Monday, December 19, 2011

Cliff Bay Daily Photo

The actual cliff that has given it's name to this wonderful location, a few hours before the daily sub tropical storm and the flight of the sun beds. Use of hidden sun traps and a full continental breakfast with eggs and champagne is recommended.

Here's today's storm and a friendly rainbow chasing a fishing boat out into the Atlantic. The palm trees object but what can they do but bend over? Meanwhile we retire to the swimming pool, quaff cocktails, surf the web and read books about Groucho Marx.

All the island's garbage is trucked out to sea for deep and dirty dumping or if various conspiracy theories are true possibly exported to North Korea where this kind of thing is made very welcome as material support of a tiny part of a community based project designed to send a peaceful rocket to the folks in China. It also adds a robust and interesting flavour to locally caught tuna and swordfish.

This flight tonight

Travel stereotypes, not often you get most of them in one day or on one flight. First of all it was the bouncy black dude, baseball cap, bling and an ipod with a nicely cracked screen. He sits down right next to me in the aisle seat and immediately I get a really awful whiff of mature body odour. The usual thoughts pass across my mind but I decide to do nothing and just reach for the air tab above my head and try to deflect the aroma. That doesn't work and I decide diplomatically to put up and shut up. Then along comes my heroic rescuer, a gangling chinless wonder with a nine month old tot writhing like a just landed fish. He explains to black BO man that his wife and other kids are opposite and can we swap seats. Black dude agrees and heads away down the plane and young dad and baby are now next to me, the writhing and squirming carries on. We exchange pleasantries and eventually we become airborne.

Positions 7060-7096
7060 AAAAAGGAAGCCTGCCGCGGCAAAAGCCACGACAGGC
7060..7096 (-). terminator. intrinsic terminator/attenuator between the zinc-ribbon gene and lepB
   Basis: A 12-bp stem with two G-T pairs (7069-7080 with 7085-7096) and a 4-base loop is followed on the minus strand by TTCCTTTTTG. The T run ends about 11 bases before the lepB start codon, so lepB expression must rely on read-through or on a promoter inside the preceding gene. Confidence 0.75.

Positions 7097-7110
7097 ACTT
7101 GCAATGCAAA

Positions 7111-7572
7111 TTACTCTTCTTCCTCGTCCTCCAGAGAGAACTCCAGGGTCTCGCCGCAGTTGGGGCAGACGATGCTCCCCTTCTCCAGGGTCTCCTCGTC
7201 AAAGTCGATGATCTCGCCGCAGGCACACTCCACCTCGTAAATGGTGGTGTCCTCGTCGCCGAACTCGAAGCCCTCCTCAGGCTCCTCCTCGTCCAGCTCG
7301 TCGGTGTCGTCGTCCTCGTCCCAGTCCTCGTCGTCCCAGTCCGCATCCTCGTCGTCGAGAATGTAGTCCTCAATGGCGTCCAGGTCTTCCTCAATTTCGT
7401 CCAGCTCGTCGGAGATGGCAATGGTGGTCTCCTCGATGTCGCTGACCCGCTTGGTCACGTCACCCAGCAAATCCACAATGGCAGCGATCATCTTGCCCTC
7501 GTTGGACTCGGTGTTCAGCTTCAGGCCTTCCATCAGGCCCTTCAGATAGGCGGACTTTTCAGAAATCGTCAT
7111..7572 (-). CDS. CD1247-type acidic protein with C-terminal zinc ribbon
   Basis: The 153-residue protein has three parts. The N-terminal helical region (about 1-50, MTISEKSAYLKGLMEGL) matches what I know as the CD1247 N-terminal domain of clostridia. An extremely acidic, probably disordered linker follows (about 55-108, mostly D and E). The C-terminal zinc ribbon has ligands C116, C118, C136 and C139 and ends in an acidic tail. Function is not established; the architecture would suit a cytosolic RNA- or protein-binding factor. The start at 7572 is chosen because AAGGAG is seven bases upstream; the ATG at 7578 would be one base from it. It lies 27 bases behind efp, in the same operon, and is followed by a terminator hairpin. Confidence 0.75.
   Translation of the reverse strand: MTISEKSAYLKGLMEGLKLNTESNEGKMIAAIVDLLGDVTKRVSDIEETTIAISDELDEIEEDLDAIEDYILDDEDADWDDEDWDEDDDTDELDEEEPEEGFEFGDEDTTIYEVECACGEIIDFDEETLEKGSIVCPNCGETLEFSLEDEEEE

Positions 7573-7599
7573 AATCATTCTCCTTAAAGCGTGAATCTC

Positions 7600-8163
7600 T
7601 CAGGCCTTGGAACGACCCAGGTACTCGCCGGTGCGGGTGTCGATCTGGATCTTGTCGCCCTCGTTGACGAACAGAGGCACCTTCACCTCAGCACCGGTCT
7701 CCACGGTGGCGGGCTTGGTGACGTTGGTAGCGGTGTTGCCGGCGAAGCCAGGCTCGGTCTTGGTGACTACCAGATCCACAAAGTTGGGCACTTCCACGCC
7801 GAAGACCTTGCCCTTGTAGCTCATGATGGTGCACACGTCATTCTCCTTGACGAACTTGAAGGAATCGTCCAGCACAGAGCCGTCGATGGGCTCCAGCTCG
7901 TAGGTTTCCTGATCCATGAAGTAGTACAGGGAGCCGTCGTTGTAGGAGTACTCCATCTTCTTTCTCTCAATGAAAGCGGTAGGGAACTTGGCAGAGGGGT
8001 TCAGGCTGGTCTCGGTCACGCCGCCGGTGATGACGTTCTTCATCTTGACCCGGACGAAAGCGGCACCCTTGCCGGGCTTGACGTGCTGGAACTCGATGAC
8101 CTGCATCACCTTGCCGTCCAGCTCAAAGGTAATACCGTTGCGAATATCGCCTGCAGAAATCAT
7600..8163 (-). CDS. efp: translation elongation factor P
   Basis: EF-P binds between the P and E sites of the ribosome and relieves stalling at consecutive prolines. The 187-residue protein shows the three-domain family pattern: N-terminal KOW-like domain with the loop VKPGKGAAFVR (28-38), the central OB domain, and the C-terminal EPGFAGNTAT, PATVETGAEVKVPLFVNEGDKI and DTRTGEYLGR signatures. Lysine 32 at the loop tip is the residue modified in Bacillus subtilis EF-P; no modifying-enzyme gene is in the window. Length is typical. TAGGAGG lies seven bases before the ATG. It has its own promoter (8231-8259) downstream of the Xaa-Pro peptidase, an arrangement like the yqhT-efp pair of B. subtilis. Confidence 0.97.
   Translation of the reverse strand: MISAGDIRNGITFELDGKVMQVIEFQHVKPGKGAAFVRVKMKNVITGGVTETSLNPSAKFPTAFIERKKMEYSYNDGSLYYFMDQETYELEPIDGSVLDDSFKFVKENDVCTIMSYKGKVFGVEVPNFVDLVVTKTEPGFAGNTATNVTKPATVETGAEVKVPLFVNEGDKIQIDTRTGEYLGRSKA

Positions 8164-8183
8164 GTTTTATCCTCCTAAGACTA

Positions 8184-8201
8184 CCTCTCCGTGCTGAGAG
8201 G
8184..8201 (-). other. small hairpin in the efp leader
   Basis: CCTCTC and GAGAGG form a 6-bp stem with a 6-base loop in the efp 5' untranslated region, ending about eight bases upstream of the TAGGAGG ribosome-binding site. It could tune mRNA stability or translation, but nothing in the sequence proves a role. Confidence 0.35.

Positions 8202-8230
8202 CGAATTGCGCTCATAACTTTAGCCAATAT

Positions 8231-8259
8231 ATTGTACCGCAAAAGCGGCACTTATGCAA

We hit cruising altitude and the swarthy latin guy in front decides to invade my space, his greasy, oily hair having already been in my field of vision; he reclines his seat all the way, the only person on this two hour flight to think that might be a good idea. Then in a bold move his right arm appears over the head rest and hangs in front of my eye line. What kind of contortionist sleeping method is this? He clearly bites his grubby finger nails. It is at this point that the next door baby decides to follow through in his nappy whilst young dad is trying to share the same seat with his six year old daughter who wants to join the party. I'm reading a book by now, a Groucho Marx biography and I start to drift into his shared claustrophobic New York memories, ten folks in an apartment, I know the feeling, when along comes the in flight meal. Young dad is going to struggle with the bizarre hot nut, chicken and pasta combination on offer (and rice pudding, why do they bother?), it'll only end in tears. It does, then right on final approach the wee one nods off. I'm on double Karma points so far.